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International Association of Plumbing and Mechanical Officials

USA: Extended Tax Credits for Weak Solar Thermal Market

Submitted by Baerbel Epp on February 24, 2016
CalseiaAgainst all odds, the solar heating tax credits in the USA were extended again by 5 years. On 18 December 2015, the Consolidated Appropriations Act was signed, including an extension of the so-called federal Investment Tax Credits up to 2021. Originally, the tax incentives were expected to end on 31 December 2016 after an eleven-year period since 2005, with one previous extension in 2008. They allow both residential and commercial investors of solar PV and solar thermal systems to deduct 30 % of the investment costs at the next tax declaration.
Photo: Calseia.org

USA: Ups and Downs of Californian Incentive Levels and Application Numbers

Submitted by Baerbel Epp on August 25, 2015
USA California StatisticsIf there were an award for the most transparent support programme in the field of solar heating and cooling, then the California Solar Initiative (CSI) – Thermal Program would get the prize. The CSI-T programme offers a regularly updated and publicly available Excel file of all submitted, approved and paid applications, and this file also includes an amazing amount of additional information, such as collector size, system supplier, contractor for the installation, total project costs or the application itself. The chart above, provided by Lewis Bichkoff, Lead Analyst of the CSI Thermal Program at the California Public Utilities Commission (CPUC), shows the subsidised and installed collector area per year. The annual volume shows significant growth from 953 m² (10,247 ft²) installed and granted during the first year to 36,641 m² (394,401 ft²) in 2014. In 2014, there was a noticeable dominance of pool heating systems, which made up 71 % of the total subsidised collector area.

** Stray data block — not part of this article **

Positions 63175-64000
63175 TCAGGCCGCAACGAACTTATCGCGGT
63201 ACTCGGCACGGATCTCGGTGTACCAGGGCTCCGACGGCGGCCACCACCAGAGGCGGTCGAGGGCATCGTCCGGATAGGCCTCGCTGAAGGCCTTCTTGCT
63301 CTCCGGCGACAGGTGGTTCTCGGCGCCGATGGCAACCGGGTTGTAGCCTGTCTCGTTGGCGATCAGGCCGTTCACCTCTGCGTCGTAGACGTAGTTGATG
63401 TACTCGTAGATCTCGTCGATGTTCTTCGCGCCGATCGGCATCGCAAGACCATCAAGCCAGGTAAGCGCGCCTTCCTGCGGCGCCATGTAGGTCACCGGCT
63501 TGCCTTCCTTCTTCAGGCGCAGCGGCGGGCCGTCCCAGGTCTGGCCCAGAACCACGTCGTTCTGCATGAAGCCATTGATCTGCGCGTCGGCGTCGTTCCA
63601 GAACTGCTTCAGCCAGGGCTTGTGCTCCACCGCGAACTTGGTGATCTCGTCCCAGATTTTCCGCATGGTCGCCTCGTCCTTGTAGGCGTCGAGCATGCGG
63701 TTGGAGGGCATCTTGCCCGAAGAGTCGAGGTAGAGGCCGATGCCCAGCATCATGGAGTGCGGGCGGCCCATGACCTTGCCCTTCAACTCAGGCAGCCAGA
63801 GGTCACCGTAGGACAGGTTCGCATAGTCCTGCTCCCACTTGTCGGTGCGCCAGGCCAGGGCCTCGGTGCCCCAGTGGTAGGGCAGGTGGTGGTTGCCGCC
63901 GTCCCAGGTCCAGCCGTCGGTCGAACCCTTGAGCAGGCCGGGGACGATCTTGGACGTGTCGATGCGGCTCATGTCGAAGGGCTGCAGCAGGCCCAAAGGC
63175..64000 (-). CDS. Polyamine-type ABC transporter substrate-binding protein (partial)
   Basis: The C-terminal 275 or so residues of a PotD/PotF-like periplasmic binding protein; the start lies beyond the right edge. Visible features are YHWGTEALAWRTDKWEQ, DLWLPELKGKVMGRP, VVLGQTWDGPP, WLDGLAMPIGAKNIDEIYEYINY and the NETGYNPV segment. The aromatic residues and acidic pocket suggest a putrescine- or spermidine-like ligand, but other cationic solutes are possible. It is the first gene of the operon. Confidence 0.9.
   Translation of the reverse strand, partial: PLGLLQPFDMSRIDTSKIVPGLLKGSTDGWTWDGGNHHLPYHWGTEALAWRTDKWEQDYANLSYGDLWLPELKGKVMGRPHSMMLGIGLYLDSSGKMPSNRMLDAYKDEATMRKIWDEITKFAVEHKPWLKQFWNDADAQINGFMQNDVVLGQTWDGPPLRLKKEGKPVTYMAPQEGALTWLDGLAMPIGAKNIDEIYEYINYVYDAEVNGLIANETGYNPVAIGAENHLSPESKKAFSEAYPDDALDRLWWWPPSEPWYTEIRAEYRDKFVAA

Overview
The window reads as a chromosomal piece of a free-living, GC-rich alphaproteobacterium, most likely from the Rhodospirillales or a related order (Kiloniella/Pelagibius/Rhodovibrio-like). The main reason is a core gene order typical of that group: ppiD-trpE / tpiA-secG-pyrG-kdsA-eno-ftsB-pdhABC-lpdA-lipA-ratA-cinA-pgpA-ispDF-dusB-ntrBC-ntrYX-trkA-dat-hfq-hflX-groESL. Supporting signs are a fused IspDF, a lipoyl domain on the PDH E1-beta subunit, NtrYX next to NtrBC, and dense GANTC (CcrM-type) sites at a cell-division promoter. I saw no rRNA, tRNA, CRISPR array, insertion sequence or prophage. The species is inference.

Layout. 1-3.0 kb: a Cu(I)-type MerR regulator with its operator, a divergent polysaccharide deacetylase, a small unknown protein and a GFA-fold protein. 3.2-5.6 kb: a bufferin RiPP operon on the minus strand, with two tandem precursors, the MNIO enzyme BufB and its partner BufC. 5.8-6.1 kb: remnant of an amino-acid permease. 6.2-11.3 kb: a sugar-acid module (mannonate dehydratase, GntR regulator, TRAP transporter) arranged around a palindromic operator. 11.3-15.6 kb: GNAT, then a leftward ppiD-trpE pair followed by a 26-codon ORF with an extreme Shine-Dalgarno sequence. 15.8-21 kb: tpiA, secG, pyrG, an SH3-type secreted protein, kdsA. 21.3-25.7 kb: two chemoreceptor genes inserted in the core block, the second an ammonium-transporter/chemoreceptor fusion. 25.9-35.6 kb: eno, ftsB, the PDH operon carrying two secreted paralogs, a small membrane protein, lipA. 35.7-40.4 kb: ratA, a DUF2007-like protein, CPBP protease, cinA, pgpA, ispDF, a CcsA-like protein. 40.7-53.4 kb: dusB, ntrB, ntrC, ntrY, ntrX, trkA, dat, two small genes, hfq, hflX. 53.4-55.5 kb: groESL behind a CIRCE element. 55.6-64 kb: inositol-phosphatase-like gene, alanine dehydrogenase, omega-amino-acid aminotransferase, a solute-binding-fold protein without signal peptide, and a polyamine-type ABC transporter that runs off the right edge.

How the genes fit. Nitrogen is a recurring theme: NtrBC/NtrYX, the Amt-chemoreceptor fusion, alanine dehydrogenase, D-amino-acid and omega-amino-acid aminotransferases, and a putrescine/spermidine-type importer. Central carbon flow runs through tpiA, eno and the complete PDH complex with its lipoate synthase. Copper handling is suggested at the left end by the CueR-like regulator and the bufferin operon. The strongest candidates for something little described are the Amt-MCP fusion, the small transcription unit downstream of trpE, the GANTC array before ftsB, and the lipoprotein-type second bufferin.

Chart: CPUC
 

USA: Solar Water Heaters Survive Energy Star Revisions

Submitted by Baerbel Epp on May 14, 2012

 Energy Star Logo During the revision of the Energy Star specifications, solar water heaters were in danger of losing the label because of their long financial payback times (see http://www.solarthermalworld.org/node/3217). The third draft of the revised requirements, which was published on 19 March, has now put an end to the uncertainty: the EPA has included solar water heaters even in its most recent document. A relief for all solar thermal producers – albeit they still criticise the high solar share required.

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